The SQL Mark of Cain, According to Genesis

Posted on April 27, 2010


Today I came across this untitled post at one of forums (discussing an Oracle bug and the value proposition of SQL NULL vs empty strings.) The post sounds remarkably like real life in the trenches, which makes it even funnier. Enjoy.

In the beginning, there was a problem domain, and it was defined, and it was known, and it was good. And the database analysts made whole a logical design, and a physical design, and they brought them before the systems analysts, and the business analysts, and the users, and after much talk and rework, the designs were blessed. And the database analysts went forth, and caused to be made tables a hundredfold, and to each of them columns a hundredfold, each well-typed and well-constrained according to its needs, and myriad procedures.

And the developers went forth and designed user interfaces and batch processes and reports. When all was done, the data was loaded, and found to be good and well-behaved. And there was much feasting upon donuts and pizza, and drinking of beer.

And all was well for a time, and the data flourished and multipled, and the developers made mods and enhancements, and all were happy.

Then to the company came a new monthly data feed, one which knew not of the well-defined problem domain, nor of the blessed designs, nor of the works that had been made before it. And the developers looked and they saw to their horror that data was missing which should be there.

And they went to their managers and said, "This cannot be, for this data which is missing must be laid into a column designated ‘not null’ as is proper for the design; we must reject this data, and send it back to whence it came, that the makers of the data may cleanse it, and make it whole and right". But to this the managers replied "Nay, we cannot, for it is within the contract. You must abide by this data, and find a way".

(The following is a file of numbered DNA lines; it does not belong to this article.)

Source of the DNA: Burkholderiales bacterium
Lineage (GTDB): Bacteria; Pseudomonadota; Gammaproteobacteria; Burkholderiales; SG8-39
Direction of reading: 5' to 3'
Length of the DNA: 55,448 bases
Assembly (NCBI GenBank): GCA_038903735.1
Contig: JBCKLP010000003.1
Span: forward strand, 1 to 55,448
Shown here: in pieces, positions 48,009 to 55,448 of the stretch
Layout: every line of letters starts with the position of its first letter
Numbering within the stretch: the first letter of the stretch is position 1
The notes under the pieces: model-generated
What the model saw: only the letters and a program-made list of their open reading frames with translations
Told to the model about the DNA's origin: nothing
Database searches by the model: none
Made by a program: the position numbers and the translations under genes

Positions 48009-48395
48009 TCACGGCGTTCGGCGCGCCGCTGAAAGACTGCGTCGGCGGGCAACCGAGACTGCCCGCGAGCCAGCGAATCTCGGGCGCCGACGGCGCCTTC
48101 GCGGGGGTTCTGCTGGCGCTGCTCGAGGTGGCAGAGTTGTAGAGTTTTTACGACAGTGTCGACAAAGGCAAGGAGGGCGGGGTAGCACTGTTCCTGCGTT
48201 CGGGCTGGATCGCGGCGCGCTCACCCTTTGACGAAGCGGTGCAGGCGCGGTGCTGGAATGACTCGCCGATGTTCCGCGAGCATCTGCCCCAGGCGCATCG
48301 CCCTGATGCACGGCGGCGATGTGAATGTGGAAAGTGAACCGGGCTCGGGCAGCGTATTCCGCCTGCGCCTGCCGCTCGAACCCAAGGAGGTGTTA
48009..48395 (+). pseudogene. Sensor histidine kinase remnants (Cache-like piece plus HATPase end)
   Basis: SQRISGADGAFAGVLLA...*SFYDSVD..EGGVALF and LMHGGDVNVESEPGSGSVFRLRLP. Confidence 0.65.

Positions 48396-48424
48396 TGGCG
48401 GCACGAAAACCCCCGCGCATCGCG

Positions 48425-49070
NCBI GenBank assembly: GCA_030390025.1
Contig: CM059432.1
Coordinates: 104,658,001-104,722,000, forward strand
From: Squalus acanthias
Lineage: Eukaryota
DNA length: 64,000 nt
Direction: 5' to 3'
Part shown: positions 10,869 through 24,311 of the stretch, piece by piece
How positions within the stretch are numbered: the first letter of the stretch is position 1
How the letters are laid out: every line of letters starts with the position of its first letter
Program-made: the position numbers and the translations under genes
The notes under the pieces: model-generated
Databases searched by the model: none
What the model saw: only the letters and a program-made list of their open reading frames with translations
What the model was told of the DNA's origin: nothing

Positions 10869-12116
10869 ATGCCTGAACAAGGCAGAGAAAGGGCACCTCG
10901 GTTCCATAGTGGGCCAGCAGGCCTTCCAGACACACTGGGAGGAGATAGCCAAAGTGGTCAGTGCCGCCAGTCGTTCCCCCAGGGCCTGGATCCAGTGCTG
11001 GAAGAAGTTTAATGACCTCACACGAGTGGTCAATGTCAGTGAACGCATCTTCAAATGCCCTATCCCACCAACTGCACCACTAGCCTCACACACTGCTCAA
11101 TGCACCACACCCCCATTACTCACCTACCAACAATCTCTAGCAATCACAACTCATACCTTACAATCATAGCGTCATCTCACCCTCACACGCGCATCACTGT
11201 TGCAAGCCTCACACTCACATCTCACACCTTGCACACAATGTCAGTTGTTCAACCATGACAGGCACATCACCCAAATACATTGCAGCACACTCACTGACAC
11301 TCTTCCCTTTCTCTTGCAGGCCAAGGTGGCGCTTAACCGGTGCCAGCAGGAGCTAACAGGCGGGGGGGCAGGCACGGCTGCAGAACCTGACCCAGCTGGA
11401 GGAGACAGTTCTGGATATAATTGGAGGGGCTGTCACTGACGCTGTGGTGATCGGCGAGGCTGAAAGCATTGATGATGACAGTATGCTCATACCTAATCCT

And they went to the database analysts and said, "We must change the column, that it may accomodate nulls". But the database analysts averred, saying "We cannot change the design, for much has been built upon it; this is a path that is not open to you."

And the developers were anguished, for the users were demanding the data, but there was no way to provide it to them. And a dark cloud descending upon the land. And many ideas were generated by the developers, but none were found workable.

But then one developer among them said, "What if we just import the column as an empty string and then clean it up? They users can review the data through custom reports or the UI, we can do some batch updating based on what they find, and anything left over they can just update through the UI." And they presented this to the users, who agreed, and all was well again.

If the SQL engine equates an empty string to a null, then not-null columns will be populated with "UNKNOWN".

Data is dirty.